Public responses to recent racist action – ‘irrational & baffling’ – BizNews, 9 July 2016

The public responses (and social media comments suggests that they are widespread) by some black people to the recent racist actions of the likes of André Slade and other like-minded people are both irrational and baffling.

By Kerwin Lebone

The public responses (and social media comments suggests that they are widespread) by some black people to the recent racist actions of the likes of André Slade and other like-minded people are both irrational and baffling.

The first problematic response was that of the Vuma FM presenter who offered to spend a week with Mr Slade with the hope of showing him that “not all black people behaved the same way”. This after Slade had accused previous black clients to his guest house of various acts of debauchery and saying they were not real people like whites.

The presenter is right about all black people not being the same. However, she is wrong if she thinks that Slade will change his beliefs about black people based on their sociopolitical nuances. It does not matter to Slade whether you are a Motsepe, Motaung, or a lesser-known Dlamini. The colour of your skin is enough to consign you to the animal kingdom.

The second comes from a Member of Parliament who accuses a Durban restaurant of racism after it turned down her booking but later granted her white friend a table five minutes afterwards. Her response, verbatim, was “I am so mad and I don’t understand why this is still happening in this country. I am on my way there now and I will be confronting them”.

Well, in 1994 the Government of South Africa removed almost all racial laws from our statute books, but no State in the world can successfully excise the malignant tumour of racial prejudice that resides in the bosoms of some people.

What is most disturbing in both responses is the morbid yearning for acceptance and an unhealthy attraction to further humiliation and subjugation.

It is one thing to fight to occupy a free, public space such as a beach. It is a different matter altogether to campaign for the right to be admitted to the premises of someone who regards you as sub-human.

It is not inconceivable to imagine the owner of an obscure, struggling establishment in a remote area of the country devising a marketing strategy of out these unsavoury developments: How do I attract educated, black middle-class clientele with huge spending power? Aha! I will write a racist blog/social media post/email saying how I detest them. Next thing you know they will be falling over themselves with bookings to my place, throwing their money in my face to punish me for the error of my racist ways. And my establishment will be famous in all corners of the country.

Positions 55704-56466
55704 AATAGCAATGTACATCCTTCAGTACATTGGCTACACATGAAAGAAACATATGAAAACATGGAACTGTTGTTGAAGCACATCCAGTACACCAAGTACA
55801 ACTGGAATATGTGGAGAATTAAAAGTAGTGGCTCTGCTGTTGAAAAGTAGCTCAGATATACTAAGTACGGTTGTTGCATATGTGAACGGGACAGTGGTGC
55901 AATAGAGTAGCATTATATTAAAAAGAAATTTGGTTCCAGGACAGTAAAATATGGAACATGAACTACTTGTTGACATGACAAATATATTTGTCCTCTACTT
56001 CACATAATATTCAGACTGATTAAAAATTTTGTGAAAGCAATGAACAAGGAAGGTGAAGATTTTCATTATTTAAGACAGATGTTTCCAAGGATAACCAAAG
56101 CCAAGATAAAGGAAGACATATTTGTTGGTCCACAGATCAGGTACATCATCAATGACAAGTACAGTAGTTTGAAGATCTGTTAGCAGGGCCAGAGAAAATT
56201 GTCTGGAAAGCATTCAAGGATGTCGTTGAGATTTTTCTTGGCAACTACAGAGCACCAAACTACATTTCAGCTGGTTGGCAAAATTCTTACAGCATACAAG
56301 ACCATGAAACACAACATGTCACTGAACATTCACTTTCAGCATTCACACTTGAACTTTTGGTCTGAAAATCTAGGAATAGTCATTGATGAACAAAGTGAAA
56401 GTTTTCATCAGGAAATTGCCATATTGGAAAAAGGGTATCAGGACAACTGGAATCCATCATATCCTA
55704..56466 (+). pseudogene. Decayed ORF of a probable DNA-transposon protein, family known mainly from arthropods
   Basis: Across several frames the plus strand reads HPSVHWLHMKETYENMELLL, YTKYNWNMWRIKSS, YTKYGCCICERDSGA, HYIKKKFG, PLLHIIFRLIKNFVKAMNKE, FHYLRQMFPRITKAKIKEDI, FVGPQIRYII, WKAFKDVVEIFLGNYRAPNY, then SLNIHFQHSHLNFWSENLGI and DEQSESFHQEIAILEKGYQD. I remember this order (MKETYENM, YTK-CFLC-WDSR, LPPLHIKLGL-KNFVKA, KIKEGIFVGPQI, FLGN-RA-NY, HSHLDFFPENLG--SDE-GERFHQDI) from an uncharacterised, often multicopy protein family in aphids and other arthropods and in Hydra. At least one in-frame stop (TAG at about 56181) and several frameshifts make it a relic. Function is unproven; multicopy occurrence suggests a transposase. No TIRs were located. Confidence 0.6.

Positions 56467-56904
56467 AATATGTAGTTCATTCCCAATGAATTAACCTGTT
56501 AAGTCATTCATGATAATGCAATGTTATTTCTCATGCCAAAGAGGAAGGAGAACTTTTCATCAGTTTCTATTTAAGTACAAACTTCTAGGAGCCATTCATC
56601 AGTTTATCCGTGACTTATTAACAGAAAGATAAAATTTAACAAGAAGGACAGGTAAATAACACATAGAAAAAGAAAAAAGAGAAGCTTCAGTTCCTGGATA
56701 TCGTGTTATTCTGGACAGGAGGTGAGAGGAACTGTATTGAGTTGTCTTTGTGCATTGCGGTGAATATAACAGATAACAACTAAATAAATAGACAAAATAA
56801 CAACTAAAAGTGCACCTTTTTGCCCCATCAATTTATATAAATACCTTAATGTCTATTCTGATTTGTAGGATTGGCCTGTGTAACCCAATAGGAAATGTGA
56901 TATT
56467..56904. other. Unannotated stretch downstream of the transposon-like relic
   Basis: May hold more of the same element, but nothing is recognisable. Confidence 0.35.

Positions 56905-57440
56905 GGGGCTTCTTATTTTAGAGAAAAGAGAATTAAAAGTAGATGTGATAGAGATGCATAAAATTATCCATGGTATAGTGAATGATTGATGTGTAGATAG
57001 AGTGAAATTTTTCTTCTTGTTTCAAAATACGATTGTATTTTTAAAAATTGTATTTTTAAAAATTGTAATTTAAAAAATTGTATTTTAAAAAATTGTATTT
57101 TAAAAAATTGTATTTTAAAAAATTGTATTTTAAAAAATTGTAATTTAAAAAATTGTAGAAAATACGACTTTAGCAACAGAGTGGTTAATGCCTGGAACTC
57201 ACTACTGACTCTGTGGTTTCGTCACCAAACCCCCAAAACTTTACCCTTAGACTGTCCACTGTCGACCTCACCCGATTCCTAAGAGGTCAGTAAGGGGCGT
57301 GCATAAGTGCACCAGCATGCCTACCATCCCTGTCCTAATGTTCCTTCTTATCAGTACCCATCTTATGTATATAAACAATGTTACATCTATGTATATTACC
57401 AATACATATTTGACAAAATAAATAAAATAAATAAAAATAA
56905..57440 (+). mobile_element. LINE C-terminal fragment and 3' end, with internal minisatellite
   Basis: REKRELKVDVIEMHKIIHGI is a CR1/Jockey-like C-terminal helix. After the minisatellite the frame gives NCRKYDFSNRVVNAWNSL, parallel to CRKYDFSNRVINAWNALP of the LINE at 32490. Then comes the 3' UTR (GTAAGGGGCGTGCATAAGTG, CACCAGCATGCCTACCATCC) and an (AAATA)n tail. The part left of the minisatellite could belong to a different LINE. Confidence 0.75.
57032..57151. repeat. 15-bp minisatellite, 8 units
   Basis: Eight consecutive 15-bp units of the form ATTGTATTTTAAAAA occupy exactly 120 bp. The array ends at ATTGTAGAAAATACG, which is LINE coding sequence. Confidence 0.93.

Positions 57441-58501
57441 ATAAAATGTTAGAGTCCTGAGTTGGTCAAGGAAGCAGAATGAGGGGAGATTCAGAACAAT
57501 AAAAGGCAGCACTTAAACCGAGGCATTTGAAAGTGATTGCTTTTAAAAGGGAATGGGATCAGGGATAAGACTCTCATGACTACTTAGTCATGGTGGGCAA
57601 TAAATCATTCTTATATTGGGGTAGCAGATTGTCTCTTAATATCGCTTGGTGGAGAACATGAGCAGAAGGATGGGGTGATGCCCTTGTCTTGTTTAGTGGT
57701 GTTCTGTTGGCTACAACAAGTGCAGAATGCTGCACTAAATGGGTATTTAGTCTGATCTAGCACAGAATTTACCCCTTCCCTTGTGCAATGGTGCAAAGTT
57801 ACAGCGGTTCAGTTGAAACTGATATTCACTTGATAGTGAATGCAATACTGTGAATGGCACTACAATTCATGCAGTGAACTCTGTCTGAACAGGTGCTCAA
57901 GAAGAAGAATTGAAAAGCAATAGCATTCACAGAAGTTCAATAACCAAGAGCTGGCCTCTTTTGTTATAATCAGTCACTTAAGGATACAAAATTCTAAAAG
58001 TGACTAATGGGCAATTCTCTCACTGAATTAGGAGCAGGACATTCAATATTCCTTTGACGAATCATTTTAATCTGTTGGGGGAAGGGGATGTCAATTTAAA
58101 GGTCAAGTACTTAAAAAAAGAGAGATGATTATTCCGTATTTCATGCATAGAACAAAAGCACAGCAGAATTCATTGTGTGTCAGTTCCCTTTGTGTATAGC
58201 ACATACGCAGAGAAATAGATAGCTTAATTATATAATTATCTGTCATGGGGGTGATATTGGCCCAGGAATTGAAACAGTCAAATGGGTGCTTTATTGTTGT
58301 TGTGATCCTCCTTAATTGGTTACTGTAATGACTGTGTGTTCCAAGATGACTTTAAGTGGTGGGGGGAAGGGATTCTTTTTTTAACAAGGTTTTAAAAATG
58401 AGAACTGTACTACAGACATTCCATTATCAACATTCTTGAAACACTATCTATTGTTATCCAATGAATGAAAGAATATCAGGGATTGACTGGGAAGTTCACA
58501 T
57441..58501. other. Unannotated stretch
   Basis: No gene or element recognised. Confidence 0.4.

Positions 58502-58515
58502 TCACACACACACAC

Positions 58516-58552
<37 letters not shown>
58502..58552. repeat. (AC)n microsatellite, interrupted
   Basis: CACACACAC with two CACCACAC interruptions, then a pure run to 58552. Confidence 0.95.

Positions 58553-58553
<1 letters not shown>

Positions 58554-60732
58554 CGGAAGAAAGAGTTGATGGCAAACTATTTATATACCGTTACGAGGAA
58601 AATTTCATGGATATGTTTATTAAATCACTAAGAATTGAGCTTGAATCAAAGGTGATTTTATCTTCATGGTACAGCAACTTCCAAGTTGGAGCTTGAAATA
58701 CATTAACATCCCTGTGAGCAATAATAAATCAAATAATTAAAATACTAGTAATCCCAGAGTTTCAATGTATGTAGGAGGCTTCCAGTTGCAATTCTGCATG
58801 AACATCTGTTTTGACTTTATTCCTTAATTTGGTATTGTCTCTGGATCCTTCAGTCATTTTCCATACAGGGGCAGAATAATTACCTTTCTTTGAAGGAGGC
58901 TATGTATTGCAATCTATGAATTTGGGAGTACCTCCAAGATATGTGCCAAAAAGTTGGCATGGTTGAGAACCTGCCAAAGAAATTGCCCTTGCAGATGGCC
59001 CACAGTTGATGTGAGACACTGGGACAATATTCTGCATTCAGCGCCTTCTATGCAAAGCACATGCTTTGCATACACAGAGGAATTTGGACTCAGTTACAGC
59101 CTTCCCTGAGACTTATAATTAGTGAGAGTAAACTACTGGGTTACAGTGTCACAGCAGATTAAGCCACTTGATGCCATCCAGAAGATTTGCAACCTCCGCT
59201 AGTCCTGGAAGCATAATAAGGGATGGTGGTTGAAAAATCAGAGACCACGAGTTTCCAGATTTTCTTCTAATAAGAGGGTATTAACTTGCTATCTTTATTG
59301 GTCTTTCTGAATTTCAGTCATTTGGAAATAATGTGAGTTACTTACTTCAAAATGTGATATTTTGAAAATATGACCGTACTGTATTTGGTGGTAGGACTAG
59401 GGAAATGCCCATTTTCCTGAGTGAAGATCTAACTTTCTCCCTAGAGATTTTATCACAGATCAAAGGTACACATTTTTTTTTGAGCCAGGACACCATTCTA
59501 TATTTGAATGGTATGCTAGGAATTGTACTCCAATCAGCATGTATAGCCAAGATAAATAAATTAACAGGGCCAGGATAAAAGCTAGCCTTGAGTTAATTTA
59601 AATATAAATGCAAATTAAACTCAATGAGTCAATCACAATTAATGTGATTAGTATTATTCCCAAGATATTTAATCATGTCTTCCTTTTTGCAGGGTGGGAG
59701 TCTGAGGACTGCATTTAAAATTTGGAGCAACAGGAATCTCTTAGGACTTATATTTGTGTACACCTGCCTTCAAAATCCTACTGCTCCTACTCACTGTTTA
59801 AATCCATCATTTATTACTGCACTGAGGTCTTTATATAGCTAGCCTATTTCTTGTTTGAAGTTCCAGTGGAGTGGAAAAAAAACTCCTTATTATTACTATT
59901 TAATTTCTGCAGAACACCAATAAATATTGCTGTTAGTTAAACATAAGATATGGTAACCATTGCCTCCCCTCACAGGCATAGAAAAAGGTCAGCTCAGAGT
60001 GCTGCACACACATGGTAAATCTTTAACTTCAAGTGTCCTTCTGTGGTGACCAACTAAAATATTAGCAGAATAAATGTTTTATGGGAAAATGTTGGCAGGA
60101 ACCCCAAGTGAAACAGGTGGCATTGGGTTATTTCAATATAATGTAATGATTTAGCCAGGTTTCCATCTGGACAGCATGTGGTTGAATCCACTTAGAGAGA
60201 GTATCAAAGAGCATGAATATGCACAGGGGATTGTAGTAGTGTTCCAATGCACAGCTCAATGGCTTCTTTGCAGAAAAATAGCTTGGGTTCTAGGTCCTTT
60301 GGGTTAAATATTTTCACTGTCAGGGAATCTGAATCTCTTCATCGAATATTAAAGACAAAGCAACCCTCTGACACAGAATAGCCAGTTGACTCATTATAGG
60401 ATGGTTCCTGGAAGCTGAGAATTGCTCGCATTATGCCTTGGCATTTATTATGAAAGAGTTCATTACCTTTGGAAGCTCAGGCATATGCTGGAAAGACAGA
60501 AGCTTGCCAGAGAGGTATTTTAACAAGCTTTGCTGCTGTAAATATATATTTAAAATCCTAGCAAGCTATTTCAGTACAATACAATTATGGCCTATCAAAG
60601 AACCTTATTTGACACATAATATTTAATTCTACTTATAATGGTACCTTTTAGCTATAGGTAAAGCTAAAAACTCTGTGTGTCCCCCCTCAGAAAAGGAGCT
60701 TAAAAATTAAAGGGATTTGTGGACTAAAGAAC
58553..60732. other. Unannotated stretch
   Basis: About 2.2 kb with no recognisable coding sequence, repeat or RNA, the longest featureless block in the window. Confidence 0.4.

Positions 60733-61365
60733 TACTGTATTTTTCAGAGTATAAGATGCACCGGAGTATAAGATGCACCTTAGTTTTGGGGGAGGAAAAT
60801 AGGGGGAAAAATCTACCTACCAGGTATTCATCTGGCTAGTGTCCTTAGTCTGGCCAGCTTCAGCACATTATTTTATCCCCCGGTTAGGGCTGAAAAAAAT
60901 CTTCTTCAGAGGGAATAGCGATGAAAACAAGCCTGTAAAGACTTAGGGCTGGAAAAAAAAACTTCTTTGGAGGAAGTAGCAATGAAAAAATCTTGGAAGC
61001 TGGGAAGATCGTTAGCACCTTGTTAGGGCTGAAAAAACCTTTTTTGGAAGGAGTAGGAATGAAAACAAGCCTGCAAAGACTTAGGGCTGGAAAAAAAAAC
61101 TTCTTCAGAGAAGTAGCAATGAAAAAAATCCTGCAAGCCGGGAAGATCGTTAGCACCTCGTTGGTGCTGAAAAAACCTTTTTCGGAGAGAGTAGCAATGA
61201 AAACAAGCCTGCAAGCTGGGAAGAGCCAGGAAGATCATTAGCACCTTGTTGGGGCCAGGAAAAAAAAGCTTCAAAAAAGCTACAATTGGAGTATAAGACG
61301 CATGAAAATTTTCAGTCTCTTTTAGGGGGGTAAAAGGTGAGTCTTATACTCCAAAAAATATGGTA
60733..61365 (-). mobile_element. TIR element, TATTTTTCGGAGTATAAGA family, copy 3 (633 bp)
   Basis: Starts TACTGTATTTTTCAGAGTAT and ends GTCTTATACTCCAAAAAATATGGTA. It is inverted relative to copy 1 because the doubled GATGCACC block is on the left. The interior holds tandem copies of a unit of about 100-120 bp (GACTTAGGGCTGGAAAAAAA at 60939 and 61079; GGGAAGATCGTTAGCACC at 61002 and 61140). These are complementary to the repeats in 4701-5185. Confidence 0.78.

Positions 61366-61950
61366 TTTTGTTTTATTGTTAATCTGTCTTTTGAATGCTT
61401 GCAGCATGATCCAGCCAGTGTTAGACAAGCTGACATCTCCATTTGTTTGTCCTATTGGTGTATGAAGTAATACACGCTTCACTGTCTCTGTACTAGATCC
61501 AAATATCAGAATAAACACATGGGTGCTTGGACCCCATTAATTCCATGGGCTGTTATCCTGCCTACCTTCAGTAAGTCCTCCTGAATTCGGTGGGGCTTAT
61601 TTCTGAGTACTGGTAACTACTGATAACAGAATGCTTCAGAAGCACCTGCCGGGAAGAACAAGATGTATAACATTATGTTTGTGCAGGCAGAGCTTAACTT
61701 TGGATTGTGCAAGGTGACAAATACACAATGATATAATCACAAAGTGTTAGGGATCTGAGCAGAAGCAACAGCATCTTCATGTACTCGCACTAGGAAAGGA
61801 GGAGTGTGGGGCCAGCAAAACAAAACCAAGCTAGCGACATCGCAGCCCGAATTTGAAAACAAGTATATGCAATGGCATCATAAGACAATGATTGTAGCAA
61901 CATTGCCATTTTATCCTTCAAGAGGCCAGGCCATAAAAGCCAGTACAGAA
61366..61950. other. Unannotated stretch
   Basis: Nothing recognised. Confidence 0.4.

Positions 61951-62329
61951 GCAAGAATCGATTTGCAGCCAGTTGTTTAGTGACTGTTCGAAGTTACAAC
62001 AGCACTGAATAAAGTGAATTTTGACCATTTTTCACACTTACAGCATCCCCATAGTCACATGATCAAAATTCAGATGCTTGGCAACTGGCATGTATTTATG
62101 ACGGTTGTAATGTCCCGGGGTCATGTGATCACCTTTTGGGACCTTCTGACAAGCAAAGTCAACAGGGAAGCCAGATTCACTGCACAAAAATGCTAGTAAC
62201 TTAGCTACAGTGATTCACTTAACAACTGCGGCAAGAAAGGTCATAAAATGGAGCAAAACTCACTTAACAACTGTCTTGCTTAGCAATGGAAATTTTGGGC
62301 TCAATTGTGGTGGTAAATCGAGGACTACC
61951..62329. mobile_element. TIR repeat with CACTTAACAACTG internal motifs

The thing is the black middle-class has grown exponentially since the dawn of the new dispensation and has acquired considerable spending power. The most effective manner of discouraging racist practices in business is to make them economically unsustainable; by taking your expenditure somewhere else. But this is a short-term measure.

The long-term project for black people, if the ultimate goal is to gain respect as a group, is to create communities, schools, businesses, brands, etc. that become enduring symbols of excellence and noble repute that will attract patronage from other nationalities. They will thus not have to worry about approval from others. History has shown that this is how nationalities earn global respect. There is no other way.

Kerwin Lebone joined the Institute of Race Relations as a research analyst in 2003, specialising in fields of crime, living conditions, service delivery and communications. He’s also currently a candidate for a PhD with the Wits School of Governance.

Read the article on BizNews here.

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